There are a variety of causes of stress in a PhD student’s life; short notice supervisory meetings, baking for ‘Friday afternoon cake’, finding a slightly too relevant journal article. At the moment though the main source is the fast approaching Glacsweb fieldwork…With only 18 days until we fly to Iceland, and more importantly, only 10 days until the van has to be packed and shipped, time is off the essence.
I use ‘stress’ in a loose way though. I’m not a massive subscriber to ‘argh my PhD is sooo stressful’, I get paid to study glaciers and personally follow the interesting/fulfilling/exciting mantra (I’ll revisit this in my 3rd year…). Whilst my Glacsweb colleagues in ECS are having a moderately stressful time at the moment, as they’ve got to make sure all the probes/geophones/base stations etc. are made and programmed in time to be shipped, I’m just enjoying a slight change of scenery. Rather than spending time at my desk in geography I’ve been drafted in to do a variety of tasks that’ll make life easier for the guys in ECS and help test a few bits of equipment which I’ve generally got minimal experience of. All in all it’s quite fun! So I thought I’d give a quick run down of the jobs I’ve been doing.
The first job was to produce pyramids to mount our dGPS on. These are survey grade GPS with millimetric accuracy, so a stable mount is very important. The standard procedure on ice caps is often to drill a deep (~3 m) hole in the glacier, stick a pole in, and stick the GPS antenna on top. But because the glacier we’re on is melting fairly rapidly this doesn’t really work. We usually experience a couple of metres of melting over the summer and this results in the pole ending up at a jaunty angle and ruining all the data. Not ideal. So instead we build pyramid structures out of aluminium and pop the antenna on top of those. As a result, last week I found myself in an empty undergrad metal workshop trying to recall those secondary school tech lessons from when I was 12. I’m not quite sure that the pyramids are as impressive as the bridge I made back then, but they should do, and I’m now proficient again with a hacksaw and pillar drill. We’re yet to make any mounts for the solar panels though, so there’s more time in that workshop to come.
I was then moved to wiring up boxes of batteries. I have to say this did worry me a little. If I mess up the construction of the pyramids then we might have rubbish GPS data. If I mess up the batteries then we will have no data. The only thing with their own power are the subglacial probes, and they need a battery powered base station on the ice surface to work. To make matters worse I’ve got minimal experience of messing around with wires. In fact I don’t think I’ve even had to wire a plug since my secondary school tech lessons (which clearly had a well thought out syllabus). So I set about wiring up peli cases of lead acid batteries and drilling holes in the side of the case for the various outputs. These batteries weigh a substantial amount. In total we’re taking just over 0.25 tonne of them to power everything. I’m looking forward to shifting that lot onto the ice! I’ve still got about 7 cases of these to do so its a work in progress. So far I think its gone ok. There was one near escape where I nearly wired up output wires to a case before being stopped at the last minute. Apparently they’d have been pretty dangerous wires to have lying around seeing as they would be linked to 8 car batteries. Lesson learnt!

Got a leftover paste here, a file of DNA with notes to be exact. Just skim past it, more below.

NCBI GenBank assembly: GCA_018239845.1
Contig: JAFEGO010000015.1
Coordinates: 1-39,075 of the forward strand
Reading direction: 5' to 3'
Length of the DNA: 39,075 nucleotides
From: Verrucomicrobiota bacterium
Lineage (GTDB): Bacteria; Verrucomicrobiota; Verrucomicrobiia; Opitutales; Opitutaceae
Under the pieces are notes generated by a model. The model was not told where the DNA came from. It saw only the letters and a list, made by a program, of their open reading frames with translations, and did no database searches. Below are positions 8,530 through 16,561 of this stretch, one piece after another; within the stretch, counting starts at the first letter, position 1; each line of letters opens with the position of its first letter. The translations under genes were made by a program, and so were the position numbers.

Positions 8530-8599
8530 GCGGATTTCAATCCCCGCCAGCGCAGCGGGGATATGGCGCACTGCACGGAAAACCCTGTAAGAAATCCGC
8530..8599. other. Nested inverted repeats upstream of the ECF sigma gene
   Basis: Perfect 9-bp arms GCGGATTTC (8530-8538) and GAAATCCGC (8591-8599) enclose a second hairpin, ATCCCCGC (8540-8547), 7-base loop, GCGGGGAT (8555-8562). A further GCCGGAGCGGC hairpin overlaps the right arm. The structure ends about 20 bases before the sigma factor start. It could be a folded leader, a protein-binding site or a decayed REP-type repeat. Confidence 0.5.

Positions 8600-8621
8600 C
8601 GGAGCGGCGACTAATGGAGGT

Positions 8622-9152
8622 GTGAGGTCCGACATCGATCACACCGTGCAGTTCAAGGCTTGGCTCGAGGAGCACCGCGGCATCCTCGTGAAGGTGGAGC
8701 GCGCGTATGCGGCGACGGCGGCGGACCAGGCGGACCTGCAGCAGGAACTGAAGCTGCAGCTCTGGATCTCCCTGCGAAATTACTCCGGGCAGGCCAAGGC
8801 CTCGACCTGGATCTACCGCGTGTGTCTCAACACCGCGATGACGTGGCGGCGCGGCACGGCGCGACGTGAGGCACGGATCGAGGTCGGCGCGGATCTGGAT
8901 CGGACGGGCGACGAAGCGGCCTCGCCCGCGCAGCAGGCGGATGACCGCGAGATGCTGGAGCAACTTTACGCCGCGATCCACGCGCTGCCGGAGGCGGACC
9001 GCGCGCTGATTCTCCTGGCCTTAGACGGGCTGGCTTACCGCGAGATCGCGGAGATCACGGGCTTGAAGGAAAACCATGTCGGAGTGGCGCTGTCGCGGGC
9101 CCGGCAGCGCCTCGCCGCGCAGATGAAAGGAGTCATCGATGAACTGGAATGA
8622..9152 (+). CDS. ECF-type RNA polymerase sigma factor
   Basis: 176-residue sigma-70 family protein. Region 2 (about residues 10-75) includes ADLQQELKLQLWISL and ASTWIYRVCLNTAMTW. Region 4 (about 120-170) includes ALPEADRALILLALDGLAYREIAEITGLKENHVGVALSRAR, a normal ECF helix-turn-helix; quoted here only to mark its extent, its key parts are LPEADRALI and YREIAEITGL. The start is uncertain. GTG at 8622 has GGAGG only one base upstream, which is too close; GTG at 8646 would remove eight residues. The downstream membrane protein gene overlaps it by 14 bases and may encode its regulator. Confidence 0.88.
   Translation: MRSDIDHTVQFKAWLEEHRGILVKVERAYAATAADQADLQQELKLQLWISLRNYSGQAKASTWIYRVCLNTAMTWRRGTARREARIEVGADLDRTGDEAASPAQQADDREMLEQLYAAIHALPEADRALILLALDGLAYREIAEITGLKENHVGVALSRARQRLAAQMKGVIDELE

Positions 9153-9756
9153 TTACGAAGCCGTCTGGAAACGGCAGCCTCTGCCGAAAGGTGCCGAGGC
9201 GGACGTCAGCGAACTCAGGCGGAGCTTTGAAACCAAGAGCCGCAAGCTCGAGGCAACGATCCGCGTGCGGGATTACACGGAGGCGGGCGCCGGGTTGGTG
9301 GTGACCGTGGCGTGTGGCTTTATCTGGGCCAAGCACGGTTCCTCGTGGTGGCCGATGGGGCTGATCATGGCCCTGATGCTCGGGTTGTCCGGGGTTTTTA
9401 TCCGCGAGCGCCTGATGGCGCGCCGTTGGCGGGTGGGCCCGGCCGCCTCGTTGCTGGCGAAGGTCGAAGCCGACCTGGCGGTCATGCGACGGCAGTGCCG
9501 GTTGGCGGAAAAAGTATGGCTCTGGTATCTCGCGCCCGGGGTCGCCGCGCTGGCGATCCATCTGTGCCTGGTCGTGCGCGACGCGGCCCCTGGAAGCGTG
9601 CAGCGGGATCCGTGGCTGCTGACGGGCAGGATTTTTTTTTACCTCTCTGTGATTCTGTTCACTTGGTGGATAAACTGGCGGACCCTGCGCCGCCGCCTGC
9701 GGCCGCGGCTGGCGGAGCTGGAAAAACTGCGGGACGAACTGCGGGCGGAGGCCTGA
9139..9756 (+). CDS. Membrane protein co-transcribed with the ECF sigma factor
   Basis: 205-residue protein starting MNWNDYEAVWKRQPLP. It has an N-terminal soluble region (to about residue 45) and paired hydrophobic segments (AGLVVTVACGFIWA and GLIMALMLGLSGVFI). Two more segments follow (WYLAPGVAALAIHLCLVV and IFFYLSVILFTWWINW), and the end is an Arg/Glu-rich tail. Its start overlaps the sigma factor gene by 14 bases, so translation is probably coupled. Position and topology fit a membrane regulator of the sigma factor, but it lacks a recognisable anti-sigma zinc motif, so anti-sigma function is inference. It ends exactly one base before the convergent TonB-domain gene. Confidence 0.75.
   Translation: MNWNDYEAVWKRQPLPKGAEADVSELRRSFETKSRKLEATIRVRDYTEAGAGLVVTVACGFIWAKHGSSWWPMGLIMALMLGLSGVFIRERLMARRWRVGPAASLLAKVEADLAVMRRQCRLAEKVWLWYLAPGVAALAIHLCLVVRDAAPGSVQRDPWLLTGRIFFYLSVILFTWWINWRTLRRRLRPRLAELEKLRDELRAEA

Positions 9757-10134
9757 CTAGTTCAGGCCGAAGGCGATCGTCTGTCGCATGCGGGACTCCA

As a break from wiring we went and checked out our new several thousand pound Karcher jetwash. It’s a pretty neat bit of kit and can heat water to 150 degrees C. We use it to drill(/melt) holes to the bottom of the glacier which we drop our probes down. So again, it’s fairly important. Thankfully I wasn’t really required to do too much here. Just to lend a hand drilling holes in the frame so we could mount an axle and wheels. This was moderately taxing as it weighs 180 Kgs, but many hands makes light work. Then we took it outside and powered it up and I watched as Kirk wrote ‘GEOG’ on the floor. So apparently it works fine.
Next up is powering up the six NERC dGPS units we’ve been loaned for the year. I ‘think’ that should be easy, and should be a good chance for me to learn about them. I’ve also got to learn how to use Linux so I can work the software package. That probably isn’t quite as easy, but thankfully Laura will be lending a hand there. Then there’s food shopping, packing, getting my crampon boots resoled, sharpening my crampons and ice axes, bevelling my box section steel sampling boxes…Lots to do! But, importantly, it’s pretty fun.